Oil spill in the gulf: Latest developments

Cleanup and containment efforts continue at the Gulf of Mexico site of the oil spill following the Deepwater Horizon explosion.
Friday, July 2, 2010

-- The House of Representatives passed the first major U.S. bill related to the Gulf of Mexico oil rig explosion, voting to allow families of workers who were killed or injured to be compensated far more generously than current law allows. They passed the bill on a voice vote; it now goes to the Senate.

-- The world's largest oil-skimming vessel is in the gulf. Officials hope the ship can scoop up to 21 million gallons of oil-fouled water a day. Dubbed the "A Whale," the Taiwanese-flagged former tanker spans the length of 3 1/2 football fields and is 10 stories high. It was extensively retrofitted to prepare it for the gulf.

-- The administrator of the $20 billion escrow fund established to pay BP claims says he is changing the system so businesses can get emergency, lump-sum payments. Kenneth Feinberg said the payments will be expedited and won't have a predetermined limit.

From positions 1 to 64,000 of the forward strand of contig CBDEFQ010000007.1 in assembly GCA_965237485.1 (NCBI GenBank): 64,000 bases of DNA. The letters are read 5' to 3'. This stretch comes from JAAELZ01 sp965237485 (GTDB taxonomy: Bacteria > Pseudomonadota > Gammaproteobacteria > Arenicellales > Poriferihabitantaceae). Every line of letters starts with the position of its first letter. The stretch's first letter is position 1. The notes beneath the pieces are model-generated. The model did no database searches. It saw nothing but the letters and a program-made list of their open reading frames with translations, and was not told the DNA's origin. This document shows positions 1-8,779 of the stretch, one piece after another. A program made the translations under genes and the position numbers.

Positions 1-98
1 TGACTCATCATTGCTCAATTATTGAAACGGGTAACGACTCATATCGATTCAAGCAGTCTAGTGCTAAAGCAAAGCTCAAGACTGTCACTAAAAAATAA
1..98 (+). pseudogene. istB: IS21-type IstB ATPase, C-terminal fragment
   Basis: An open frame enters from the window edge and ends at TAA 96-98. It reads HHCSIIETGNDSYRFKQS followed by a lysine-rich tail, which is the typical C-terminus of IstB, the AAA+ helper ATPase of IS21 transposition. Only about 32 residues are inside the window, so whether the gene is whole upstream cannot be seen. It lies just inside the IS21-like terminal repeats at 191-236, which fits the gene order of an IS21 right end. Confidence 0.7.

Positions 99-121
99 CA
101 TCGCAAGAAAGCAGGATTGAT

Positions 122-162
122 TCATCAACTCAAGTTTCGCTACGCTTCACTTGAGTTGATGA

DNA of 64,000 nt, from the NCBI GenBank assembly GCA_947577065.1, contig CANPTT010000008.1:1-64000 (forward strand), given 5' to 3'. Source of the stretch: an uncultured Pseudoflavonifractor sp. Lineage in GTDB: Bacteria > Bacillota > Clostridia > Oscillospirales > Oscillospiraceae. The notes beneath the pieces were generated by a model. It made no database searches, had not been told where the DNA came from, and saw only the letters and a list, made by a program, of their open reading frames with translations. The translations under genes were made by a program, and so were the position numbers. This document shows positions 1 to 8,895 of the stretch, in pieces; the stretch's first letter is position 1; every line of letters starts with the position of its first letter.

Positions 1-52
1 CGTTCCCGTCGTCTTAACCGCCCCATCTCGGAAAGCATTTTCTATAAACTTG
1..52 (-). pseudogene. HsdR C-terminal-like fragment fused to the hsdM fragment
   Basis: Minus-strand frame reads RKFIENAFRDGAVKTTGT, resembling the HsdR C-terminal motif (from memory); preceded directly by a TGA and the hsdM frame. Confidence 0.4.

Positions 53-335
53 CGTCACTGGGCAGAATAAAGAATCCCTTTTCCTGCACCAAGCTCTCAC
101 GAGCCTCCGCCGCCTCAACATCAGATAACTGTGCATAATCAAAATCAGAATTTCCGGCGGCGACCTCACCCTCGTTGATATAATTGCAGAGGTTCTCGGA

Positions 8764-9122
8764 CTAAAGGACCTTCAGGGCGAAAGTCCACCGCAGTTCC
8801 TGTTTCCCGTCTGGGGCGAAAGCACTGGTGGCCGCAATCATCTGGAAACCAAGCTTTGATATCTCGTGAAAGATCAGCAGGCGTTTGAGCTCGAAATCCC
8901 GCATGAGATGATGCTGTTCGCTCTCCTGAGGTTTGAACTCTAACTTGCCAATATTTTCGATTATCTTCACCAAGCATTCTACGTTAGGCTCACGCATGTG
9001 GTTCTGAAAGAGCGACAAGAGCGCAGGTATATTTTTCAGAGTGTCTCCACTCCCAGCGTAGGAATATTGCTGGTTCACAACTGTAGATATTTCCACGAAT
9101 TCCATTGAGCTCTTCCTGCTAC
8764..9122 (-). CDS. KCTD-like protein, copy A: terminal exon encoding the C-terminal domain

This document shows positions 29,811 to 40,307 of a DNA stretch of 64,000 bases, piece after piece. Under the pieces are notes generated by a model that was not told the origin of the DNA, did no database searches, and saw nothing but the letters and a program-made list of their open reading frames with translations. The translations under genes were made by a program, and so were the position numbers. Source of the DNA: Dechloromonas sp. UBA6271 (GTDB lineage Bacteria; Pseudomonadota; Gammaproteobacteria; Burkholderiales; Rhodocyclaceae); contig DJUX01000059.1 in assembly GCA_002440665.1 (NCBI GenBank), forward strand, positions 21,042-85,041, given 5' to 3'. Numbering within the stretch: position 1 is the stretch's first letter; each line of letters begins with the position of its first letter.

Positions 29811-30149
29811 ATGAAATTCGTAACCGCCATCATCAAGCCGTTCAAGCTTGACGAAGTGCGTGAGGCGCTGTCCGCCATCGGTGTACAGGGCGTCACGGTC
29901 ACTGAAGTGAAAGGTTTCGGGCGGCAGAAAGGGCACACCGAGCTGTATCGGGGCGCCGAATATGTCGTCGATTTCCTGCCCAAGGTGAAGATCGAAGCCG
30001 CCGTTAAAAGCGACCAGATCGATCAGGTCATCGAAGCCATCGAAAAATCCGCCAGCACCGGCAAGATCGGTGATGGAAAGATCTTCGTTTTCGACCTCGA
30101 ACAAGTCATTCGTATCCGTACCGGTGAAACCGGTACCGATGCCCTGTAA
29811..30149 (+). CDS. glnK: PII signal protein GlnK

-- Based on the highest estimates by the government, the oil spill became the largest ever in the Gulf

of Mexico, hitting the 140.6 million-gallon mark and eclipsing the 140 million-gallon Ixtoc I spill off Mexico's coast from 1979 to 1980.

On the lower end of the government's estimates, at least 71.7 million gallons are in the gulf.

-- Although skimming operations and the laying of booms were halted across the gulf because of Hurricane Alex, vessels that collect and burn oil and gas at the explosion site were still operating. Efforts to drill relief wells that experts hope will stop the leak also continued.

In Florida, lumps of tar the size of dinner plates filled a large swath of beach east of Pensacola after rough waves tossed the mess onto shore. Streaks of rust-red oil could be seen in the waves off Pensacola Beach as cleanup crews worked in the rough weather to prepare the beach for the holiday weekend. In Grand Isle, La., heavy bands of rain pounded down, keeping cleanup crews off the water and tossing carefully laid booms around. But oil had stayed out of the passes.

-- Associated Press

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